Ward Magic. This basically combines Rego with all the different kind of forms and automatically blocks specific magic (depending on the spells you use) from hitting you. The flavor of your character (his sigil) could have the (free) cosmetic effect of making the magic your Ward blocks appear to "push off" to the side, going out of the way, like you seem to want. Again, you'd probably want a magical focus for wards if you went this route.
Pros: This blocks the magic, so you don't have to worry about it, so long as your ward spells are high enough levels. It requires no fast-cast magic, or any action on your part, beyond casting the spell. Some of these spells can last a very long time (Circles can last for a long time, or you could make it a Personal spell with a Sun duration).
Cons: You'd need to have a fair number of different Ward spells, many of which would be fairly high level. Most Story Guides will still make you roll to make sure your wards "penetrate" the spells (ie if your spell is higher than theirs, it's still not necessarily a block), so you still need decent penetration with your ward spells. The fact that you need penetration against other Magi for your wards is actually a big deal.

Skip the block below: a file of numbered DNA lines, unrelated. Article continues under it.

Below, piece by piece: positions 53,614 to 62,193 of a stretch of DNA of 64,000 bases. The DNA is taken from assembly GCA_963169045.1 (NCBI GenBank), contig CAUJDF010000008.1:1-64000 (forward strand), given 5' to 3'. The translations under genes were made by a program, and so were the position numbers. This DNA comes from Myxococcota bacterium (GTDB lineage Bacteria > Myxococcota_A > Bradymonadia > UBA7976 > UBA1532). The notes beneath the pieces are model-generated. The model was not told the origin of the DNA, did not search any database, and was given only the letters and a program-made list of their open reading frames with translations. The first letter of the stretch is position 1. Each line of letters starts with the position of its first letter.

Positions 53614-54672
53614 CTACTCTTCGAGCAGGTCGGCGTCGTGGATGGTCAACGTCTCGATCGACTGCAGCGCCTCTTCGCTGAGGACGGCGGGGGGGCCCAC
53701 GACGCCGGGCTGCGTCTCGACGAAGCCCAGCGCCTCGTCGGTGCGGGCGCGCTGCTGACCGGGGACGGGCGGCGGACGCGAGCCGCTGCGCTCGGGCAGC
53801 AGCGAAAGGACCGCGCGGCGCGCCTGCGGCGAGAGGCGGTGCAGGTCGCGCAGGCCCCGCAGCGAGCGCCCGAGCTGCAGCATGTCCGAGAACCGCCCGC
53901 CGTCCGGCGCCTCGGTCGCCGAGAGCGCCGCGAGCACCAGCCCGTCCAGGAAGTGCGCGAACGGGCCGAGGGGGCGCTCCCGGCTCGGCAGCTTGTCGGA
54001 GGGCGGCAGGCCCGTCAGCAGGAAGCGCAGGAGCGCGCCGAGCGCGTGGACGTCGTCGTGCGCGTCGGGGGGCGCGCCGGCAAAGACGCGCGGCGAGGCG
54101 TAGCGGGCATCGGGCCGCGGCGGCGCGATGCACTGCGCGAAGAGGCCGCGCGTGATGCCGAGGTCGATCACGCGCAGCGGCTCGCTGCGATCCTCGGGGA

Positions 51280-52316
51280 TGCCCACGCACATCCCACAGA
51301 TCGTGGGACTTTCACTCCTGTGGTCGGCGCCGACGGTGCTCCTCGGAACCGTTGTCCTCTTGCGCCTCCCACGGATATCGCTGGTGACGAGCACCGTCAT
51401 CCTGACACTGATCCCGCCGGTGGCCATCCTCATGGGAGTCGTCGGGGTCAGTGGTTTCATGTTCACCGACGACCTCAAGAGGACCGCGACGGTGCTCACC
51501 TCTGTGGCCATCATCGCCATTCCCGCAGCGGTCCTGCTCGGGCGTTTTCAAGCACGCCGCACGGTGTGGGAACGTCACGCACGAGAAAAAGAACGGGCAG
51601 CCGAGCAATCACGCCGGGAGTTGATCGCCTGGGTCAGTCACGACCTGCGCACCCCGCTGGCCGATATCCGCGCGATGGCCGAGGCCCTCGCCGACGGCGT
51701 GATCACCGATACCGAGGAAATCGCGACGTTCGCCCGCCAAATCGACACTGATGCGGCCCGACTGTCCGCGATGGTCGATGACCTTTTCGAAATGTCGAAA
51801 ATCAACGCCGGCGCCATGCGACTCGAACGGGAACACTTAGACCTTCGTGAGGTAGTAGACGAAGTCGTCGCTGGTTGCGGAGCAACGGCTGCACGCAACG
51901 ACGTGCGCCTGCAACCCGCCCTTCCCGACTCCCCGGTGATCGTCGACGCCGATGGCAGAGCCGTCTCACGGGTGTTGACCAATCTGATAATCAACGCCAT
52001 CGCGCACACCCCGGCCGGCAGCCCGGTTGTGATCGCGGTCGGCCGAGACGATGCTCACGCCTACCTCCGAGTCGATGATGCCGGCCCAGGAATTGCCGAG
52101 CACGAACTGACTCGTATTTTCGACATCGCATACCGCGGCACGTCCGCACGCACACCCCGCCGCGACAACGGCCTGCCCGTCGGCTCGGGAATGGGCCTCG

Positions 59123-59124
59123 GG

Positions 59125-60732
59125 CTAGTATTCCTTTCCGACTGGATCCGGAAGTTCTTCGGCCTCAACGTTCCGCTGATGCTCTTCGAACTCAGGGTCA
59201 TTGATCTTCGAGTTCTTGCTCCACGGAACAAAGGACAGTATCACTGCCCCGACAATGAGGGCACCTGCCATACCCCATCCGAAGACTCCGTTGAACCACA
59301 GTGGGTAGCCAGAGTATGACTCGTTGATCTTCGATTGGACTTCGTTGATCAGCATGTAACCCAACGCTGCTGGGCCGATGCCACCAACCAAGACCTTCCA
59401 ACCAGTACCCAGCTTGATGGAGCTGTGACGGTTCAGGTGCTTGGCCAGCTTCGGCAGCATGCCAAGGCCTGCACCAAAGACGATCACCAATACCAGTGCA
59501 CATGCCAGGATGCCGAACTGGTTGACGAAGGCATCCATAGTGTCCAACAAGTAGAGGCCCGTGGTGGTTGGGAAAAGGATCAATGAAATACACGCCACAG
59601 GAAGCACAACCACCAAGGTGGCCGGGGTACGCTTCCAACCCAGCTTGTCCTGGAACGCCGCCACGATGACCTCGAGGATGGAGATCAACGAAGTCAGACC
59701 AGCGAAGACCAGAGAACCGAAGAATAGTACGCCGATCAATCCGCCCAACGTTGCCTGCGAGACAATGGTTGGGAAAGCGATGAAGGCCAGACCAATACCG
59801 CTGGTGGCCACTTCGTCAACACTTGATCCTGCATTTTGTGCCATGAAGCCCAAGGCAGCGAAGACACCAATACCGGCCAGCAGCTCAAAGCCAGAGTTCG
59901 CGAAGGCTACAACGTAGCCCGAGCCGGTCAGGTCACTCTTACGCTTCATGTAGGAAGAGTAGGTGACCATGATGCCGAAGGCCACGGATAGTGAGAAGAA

Dimacatio/Fast-cast magic. If you have the Societas house book, I highly, highly suggest reading the section on the Dimacatio (21, HoH:S), and you'll also have to read the rules on Fast Casting (83, Core). Basically, using this technique, you'd fast cast magic that would be used to block other, incoming magic. I find this a highly realistic way to think of a true Wizard's Duel. So, when that ebil Flambeau wizard launches a huge fireball at you, you fast-cast a giant spike of ice shooting from the ground to block it.